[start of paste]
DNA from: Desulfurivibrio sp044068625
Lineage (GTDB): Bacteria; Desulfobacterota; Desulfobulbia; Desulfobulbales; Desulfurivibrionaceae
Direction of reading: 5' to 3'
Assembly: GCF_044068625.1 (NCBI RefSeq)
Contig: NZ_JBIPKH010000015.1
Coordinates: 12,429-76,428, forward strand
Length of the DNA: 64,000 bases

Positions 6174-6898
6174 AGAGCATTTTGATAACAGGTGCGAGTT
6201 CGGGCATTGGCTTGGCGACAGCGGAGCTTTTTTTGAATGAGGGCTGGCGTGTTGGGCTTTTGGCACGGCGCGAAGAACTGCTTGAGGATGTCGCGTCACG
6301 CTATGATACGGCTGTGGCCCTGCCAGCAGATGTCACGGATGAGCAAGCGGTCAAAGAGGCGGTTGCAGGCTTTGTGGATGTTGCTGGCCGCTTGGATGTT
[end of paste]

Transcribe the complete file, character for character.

DNA from: Desulfurivibrio sp044068625
Lineage (GTDB): Bacteria; Desulfobacterota; Desulfobulbia; Desulfobulbales; Desulfurivibrionaceae
Direction of reading: 5' to 3'
Assembly: GCF_044068625.1 (NCBI RefSeq)
Contig: NZ_JBIPKH010000015.1
Coordinates: 12,429-76,428, forward strand
Length of the DNA: 64,000 bases

Positions 6174-6898
6174 AGAGCATTTTGATAACAGGTGCGAGTT
6201 CGGGCATTGGCTTGGCGACAGCGGAGCTTTTTTTGAATGAGGGCTGGCGTGTTGGGCTTTTGGCACGGCGCGAAGAACTGCTTGAGGATGTCGCGTCACG
6301 CTATGATACGGCTGTGGCCCTGCCAGCAGATGTCACGGATGAGCAAGCGGTCAAAGAGGCGGTTGCAGGCTTTGTGGATGTTGCTGGCCGCTTGGATGTT